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I would to know if it's possible to change the regional settings for the localsystem account like the current user for a normal connection with windows by code (c#/c++)?

My goal is to change the culture information like a normal user account.

I have succeed that step manualy from the windows settings (apply all settings from the current user and to the default user).

Posted 23-Dec-11 10:27am
Chuck O'Toole 23-Dec-11 16:42pm
Just curious, how would you like it if every time you ran my application, I set your PC's settings to US-English, Eastern Time Zone, US $ currency?
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Solution 1

I don't think this is a decent task for an application. You see, the user knows better what culture she or he would prefer to stick with. The system is designed to provide a user some means to do that, what else would one need. The user herself/himself or a system administrator should change such system settings, nobody else.

Would you rather consider changing the culture just for your application? If would be totally transparent and independent from the current system settings.
// culture of French, France:
System.Globalization.CultureInfo culture = new System.Globalization.CultureInfo("fr-FR");
System.Threading.Thread.CurrentThread.CurrentCulture = culture;
System.Threading.Thread.CurrentThread.CurrentUiCulture = culture;

During run rime, you can take the required culture from your application configuration file, provide some UI for selection of the culture by the user, or something like that. That would be much more appropriate.

See also my recent answer to a similar question: Question about convert number format[^].

Chuck O'Toole 23-Dec-11 16:40pm
Absolutely agree. The application does not "own" the PC it runs on and it is quite arrogant to think that the application can and should change things like the global culture, language, number format, etc.
hemigueti 23-Dec-11 16:55pm
j'ai déjà pensé à cette solution mais le problème est que j'ai une application qui lance un programme et ce programme lance un programme via un service (service windows).
Le pogramme lancé par ce service windows (compte system) a une culture différente de celui de l'utilisateur normal et il n'est pas possible de changer la culture simplement en faisant "System.Globalization.CultureInfo culture = new System.Globalization.CultureInfo("fr-FR");
System.Threading.Thread.CurrentThread.CurrentCulture = culture;"
You know what i want to do?
Chuck O'Toole 23-Dec-11 17:02pm
Thank God for Google Translate:

I've thought about this solution but the problem is that I have an application that runs a program and this program is launching a program through a service (windows service).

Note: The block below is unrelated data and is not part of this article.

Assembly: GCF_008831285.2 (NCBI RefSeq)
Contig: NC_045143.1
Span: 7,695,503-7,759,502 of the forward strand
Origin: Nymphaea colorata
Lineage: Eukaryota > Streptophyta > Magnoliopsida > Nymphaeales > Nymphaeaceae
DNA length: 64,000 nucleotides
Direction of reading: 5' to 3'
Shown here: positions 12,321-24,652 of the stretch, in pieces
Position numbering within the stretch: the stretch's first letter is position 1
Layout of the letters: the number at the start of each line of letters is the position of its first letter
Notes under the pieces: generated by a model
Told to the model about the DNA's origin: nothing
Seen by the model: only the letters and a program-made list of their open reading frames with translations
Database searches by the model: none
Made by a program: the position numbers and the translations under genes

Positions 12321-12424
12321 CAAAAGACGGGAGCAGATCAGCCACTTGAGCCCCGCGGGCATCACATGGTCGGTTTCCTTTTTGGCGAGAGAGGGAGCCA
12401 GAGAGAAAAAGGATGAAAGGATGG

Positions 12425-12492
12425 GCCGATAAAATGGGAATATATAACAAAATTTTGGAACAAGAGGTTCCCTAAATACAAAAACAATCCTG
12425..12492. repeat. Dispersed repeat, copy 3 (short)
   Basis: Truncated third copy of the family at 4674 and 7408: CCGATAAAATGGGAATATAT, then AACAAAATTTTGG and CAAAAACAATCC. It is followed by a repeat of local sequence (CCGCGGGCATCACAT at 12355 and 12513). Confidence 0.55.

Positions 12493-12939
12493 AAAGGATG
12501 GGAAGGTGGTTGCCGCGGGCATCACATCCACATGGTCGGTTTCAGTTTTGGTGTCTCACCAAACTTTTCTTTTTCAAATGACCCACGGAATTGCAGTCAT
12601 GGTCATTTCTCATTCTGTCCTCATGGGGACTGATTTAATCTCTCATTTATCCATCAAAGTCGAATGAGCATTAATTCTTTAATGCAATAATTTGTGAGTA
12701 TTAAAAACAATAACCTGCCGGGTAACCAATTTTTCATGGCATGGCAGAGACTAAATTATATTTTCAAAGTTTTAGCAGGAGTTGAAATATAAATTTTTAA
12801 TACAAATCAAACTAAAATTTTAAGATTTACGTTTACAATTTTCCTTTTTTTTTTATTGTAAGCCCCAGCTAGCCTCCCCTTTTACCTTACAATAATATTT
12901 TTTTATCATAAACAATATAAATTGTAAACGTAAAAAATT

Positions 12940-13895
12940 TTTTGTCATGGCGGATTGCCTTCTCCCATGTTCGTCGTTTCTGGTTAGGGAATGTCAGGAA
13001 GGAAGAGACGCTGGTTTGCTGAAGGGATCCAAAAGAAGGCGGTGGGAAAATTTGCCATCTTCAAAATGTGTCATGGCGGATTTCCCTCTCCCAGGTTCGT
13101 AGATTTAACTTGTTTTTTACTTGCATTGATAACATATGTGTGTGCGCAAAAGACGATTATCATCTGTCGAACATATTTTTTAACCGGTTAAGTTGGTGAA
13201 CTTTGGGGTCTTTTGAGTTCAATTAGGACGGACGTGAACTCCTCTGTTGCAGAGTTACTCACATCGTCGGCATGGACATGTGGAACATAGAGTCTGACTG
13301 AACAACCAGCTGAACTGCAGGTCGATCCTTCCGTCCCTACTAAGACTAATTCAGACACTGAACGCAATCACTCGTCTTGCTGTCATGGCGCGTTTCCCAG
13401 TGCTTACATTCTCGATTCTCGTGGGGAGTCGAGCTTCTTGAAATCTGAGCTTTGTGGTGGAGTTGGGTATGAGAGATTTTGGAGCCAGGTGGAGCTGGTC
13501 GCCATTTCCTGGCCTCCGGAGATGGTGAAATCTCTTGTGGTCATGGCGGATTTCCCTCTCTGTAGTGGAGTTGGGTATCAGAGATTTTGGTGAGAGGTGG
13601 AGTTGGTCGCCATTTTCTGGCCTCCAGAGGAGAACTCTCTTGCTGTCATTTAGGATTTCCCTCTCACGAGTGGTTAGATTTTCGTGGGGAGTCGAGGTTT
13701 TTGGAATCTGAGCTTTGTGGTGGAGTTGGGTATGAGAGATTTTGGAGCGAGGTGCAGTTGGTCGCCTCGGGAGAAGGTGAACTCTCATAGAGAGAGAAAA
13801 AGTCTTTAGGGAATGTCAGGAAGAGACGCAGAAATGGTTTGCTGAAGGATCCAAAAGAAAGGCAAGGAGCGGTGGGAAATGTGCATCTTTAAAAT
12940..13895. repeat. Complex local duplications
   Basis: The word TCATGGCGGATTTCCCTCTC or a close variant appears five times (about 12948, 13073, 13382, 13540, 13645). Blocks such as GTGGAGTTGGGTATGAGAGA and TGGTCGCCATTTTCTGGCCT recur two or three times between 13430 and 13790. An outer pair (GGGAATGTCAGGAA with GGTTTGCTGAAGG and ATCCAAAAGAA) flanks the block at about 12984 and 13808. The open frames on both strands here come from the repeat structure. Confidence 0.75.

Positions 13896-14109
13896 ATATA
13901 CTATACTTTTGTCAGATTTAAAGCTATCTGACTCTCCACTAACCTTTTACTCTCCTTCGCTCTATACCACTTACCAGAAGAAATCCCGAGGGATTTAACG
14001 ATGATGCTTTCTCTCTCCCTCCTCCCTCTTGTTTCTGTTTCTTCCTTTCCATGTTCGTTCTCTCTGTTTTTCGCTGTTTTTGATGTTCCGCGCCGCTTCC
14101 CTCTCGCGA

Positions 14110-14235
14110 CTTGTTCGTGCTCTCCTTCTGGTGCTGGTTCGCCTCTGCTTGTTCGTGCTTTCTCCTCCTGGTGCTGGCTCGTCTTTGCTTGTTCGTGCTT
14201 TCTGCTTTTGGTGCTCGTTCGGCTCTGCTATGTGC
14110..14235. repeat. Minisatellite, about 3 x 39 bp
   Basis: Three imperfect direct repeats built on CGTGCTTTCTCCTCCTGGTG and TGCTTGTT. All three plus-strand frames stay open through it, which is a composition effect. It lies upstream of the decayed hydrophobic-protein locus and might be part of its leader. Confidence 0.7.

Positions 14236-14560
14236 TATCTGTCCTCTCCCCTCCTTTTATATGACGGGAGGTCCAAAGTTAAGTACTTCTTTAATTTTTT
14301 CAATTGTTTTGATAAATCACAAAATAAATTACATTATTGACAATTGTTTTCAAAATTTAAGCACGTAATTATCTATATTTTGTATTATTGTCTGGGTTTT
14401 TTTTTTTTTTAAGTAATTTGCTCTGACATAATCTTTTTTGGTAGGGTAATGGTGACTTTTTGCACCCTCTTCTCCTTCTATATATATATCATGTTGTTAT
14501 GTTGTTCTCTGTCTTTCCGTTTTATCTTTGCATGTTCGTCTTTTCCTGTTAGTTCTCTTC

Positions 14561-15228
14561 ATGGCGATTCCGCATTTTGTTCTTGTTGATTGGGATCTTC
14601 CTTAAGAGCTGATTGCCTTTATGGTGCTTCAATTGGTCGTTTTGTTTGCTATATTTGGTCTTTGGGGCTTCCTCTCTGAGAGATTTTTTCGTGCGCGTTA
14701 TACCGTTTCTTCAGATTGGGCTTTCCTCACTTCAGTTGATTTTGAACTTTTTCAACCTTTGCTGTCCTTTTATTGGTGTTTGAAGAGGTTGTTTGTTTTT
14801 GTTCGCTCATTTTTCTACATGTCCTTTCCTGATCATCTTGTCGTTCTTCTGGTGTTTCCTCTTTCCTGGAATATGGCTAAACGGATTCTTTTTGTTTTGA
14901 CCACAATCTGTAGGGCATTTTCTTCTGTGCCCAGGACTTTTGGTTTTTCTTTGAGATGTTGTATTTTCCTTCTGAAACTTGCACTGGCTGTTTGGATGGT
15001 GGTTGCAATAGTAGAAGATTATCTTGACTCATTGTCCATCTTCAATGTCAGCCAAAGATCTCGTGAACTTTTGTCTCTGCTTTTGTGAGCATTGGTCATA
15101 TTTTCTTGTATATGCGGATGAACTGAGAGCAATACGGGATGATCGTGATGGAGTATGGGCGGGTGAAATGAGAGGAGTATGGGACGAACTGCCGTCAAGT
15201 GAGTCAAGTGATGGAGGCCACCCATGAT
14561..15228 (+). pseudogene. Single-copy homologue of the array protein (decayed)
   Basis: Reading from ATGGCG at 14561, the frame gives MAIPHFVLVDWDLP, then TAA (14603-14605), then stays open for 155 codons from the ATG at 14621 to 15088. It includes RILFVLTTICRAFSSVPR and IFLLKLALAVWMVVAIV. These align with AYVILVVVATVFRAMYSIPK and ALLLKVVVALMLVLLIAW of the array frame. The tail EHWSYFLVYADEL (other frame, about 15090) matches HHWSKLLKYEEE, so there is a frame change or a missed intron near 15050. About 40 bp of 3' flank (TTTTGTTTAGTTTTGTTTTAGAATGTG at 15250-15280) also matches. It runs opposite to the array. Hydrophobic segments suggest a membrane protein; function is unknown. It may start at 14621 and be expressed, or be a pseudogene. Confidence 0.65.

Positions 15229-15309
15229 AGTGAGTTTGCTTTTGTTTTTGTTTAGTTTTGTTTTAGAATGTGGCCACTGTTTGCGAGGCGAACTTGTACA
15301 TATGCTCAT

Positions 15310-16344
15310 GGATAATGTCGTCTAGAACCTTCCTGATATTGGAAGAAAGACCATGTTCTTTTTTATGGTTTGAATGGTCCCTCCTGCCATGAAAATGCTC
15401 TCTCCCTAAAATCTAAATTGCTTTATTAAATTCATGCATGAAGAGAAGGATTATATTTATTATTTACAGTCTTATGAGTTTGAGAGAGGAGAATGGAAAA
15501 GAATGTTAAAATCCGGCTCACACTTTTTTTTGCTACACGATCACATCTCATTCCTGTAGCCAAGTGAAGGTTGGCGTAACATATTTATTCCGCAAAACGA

The pogramme launched by the service windows (system account) has a different culture from that of the normal user and it is not possible to change the culture simply by "System.Globalization.CultureInfo culture = new System.Globalization.CultureInfo ("en-US");
System.Threading.Thread.CurrentThread.CurrentCulture = culture; "
You know what i want to do?.
Chuck O'Toole 23-Dec-11 17:05pm
Haha, Google Translate even changed the "fr-FR" to "en-US" in the code part. Good one :)
SAKryukov 23-Dec-11 17:08pm
Really!!! Wow! I did not notice. I used it too in my reply.
I agree with you. Thank you for your notes and the vote.
SAKryukov 23-Dec-11 17:07pm
This is not what I know, this is what you should "want". You don't want to "want" something which makes no sense. There is not difference how your process is started, from a windows service or not; and the culture of your child process has nothing to do with the culture of the parent one, service or not. In all cases, you can always pass required culture as a parameter.

By the way, starting any process by a Windows Service is a really bad thing. You rather need to develop some plug-in mechanism and run it in-process. If you have a source code of the application you launch, this is not a problem, if not -- this is not a solution anyway.

hemigueti 23-Dec-11 18:43pm
it's a distributed application and i can't do another for the moment.
But i'm agree with to develop an another mechanism.
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Solution 2

The settings lie in
HKEY_USERS\.DEFAULT\Control Panel\International

You can use registry apis to modify them.
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Solution 3

I had a similar question pertaining to an IIS hosted website, not a distributable application.
Check out this article from Microsoft on how to Apply regional and language settings to reserved accounts, and you don't need to change a single line of code :-)
This worked for me on a Windows Server 2008 R2 Standard server, steps in the article describes the settings window you should see a bit differently to what it actually looks like in Win 2008 R2 Standard...

This content, along with any associated source code and files, is licensed under The Code Project Open License (CPOL)

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